If multiple wave modes are the driving mechanism of spiral arms, the Nbody simulations suggest that there are many patterns of various multiplicity, m, that are shortlived (as seen from the transient nature of the mode amplitudes in the top row of Fig. 4 for example) and recurrent. However, it is worth noting that such waves are some distance from the large scale, long timescale structures that classic spiral density wave theory was developed to produce. The formation and evolution of such wave modes should be nonlinear and complicated (D’Onghia et al. 2013; Baba et al. 2013), which deserves further study, and is beyond the scope of this paper.
7. Conclusions
For the first time, to our knowledge, we have analysed the pitch angle of the spiral arm features directly and the pitch angle of the wave mode pattern in Nbody simulations of disc galaxies with different galactic shear rate. The former pitch angle is derived from tracing the physical movement of the actual surface density of the spiral arms, and the latter is calculated from Fourier analysis that aims to isolate density wave mode patterns from the system that may contribute to the overall movement of the spiral arms. We presented and compared the results of both techniques, and come to the following conclusions.

1.
We find that the pitch angle measured both through the wavemode analysis and direct analysis is correlated with the rate ofgalactic shear: the pitch angle is smaller for higher galactic shearrate and vice versa. This is consistent qualitatively with theanalytical predictions based on density wave theory (Lin &Shu 1964) and swing amplification theory inJulian & Toomre (1966), which we demonstrate inNbody simulations for the first time.

2.
The direct pitch angles of the overall spiral arm density enhancement decrease with time, as the spiral arms grow from a relatively open arm morphology, then wind over time to become more tightly wound until they disrupt. This is consistent with previous simulations that reported winding and corotating spiral arms (Wada et al. 2011; Grand et al. 2012a,b; Baba et al. 2013).

3.
The range of the direct pitch angles resulting from the winding spiral arm features is correlated with their shear rate: the direct pitch angle range tends to be smaller for the system with higher galactic shear and vice versa. The range of direct pitch angles at a given shear rate is similar to the scatter seen from the observed relation between the pitch angle and the shear rate in spiral galaxies reported in Seigar et al. (2006). This is consistent with the view that real galaxies exhibit transient and winding spiral arms.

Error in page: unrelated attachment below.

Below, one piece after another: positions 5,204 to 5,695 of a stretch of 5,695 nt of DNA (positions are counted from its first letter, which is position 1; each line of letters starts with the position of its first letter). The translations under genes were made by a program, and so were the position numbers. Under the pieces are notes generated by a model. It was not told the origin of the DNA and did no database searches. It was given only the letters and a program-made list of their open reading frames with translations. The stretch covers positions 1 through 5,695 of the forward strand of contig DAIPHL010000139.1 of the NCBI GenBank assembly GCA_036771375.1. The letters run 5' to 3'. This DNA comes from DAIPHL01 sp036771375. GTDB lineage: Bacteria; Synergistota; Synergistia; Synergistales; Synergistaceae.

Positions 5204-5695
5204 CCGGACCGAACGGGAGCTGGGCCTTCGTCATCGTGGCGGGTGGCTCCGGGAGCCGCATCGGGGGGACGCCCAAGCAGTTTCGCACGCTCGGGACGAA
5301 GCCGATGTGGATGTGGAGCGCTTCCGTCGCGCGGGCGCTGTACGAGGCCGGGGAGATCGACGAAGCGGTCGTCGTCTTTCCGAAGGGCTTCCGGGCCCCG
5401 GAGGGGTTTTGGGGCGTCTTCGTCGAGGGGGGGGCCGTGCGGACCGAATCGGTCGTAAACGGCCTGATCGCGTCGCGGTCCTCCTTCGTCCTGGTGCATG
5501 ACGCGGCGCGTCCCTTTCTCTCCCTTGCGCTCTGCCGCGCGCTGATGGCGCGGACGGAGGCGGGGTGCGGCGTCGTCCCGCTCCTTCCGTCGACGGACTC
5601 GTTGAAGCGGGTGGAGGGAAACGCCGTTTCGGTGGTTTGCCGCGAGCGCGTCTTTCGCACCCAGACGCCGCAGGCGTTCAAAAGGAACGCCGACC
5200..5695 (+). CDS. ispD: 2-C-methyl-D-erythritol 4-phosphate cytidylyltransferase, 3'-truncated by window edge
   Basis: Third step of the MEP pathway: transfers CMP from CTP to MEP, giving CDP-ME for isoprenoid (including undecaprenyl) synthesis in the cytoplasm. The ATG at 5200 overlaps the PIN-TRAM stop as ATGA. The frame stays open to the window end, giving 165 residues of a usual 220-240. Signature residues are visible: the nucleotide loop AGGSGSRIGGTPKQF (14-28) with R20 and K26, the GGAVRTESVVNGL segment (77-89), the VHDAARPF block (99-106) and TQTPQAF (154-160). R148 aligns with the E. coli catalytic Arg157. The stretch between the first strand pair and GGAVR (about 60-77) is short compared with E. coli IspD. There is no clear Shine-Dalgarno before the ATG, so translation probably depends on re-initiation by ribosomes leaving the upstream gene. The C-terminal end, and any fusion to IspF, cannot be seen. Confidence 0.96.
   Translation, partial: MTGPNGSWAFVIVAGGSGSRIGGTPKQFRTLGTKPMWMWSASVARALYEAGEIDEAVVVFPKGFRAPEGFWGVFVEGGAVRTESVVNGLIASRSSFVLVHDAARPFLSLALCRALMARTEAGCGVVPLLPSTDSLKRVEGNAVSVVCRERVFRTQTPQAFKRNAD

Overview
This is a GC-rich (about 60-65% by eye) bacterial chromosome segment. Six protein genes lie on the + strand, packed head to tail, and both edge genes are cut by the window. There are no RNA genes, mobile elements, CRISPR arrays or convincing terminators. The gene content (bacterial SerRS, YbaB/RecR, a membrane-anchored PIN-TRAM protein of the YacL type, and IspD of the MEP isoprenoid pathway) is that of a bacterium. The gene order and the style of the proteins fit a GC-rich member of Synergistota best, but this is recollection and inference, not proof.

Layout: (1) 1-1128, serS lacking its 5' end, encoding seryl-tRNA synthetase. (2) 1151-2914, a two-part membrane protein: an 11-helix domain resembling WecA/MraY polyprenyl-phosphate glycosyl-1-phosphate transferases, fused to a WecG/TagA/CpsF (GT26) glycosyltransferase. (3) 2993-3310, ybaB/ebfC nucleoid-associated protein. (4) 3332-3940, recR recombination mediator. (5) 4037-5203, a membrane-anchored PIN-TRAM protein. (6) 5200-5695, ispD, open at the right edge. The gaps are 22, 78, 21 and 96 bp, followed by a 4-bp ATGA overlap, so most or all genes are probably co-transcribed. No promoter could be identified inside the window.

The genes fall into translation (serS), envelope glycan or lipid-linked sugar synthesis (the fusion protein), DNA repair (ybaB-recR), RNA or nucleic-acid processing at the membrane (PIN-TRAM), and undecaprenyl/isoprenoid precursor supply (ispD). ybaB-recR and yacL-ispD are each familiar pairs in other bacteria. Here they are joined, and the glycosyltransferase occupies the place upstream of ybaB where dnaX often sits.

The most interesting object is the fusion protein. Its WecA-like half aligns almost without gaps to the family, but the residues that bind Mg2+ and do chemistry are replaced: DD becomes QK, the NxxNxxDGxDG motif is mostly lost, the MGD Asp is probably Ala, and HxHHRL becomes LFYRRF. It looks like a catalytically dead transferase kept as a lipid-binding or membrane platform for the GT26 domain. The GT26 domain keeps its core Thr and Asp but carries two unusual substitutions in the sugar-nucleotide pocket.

Our Nbody simulations demonstrate the relation between the pitch angle and the galactic shear rate. Although we explored several parameters, such as disctotal mass ratio and simulation resolution, this area of study is far from completion. We also used a fixed dark matter halo for simplicity, and left out the gas component. In real galaxies, there are also constant minor mergers and tidal interactions with satellite galaxies, which we have not explored. However, we suggest that this study highlights the relation between pitch angle and the galactic shear rate, and encourages further studies with more realistic and complicated models. If this relation is a dominant mechanism to determine the pitch angle of the spiral arms, because the late type spiral galaxies tend to have rising rotation curves, this relation will become key to explain the correlation between the pitch angle and the Hubble type (Hubble 1926; Kennicutt 1981).
It should be noted that we define the softening length at which the softening kernel function is truncated. Therefore, our softening length value is typically a factor ~3 larger than the traditional definition: to translate our softening lengths to the traditional values, our value should be divided by 3.
Each simulation shows a rise in the radial Q profile over time, owing to the heating by spiral arm structure (Fujii et al. 2011).
Spiral arms of small pitch angle are noticed in a disc model with a massive bulge in Martig et al. (2012), who use an adaptive mesh refinement code, RAMSES (Teyssier 2002).
Acknowledgments
The authors thank Jerry Sellwood for suggestions regarding the mode pattern analysis. The authors acknowledge the support of the UK’s Science & Technology Facilities Council (STFC Grant ST/H00260X/1). The calculations for this paper were performed on Cray XT4 at Centre for Computational Astrophysics, CfCA, of National Astronomical Observatory of Japan and the DiRAC Facilities, Legion and COSMOS, jointly funded by STFC and the Large Facilities Capital Fund of BIS. The authors acknowledge support of the STFCfunded Miracle and COSMOS Consortium (part of the DiRAC facility) in providing access to the UCL Legion and Cambridge COSMOS High Performance Computing Facilities. The authors additionally acknowledge the support of UCL’s Research Computing team with the use of the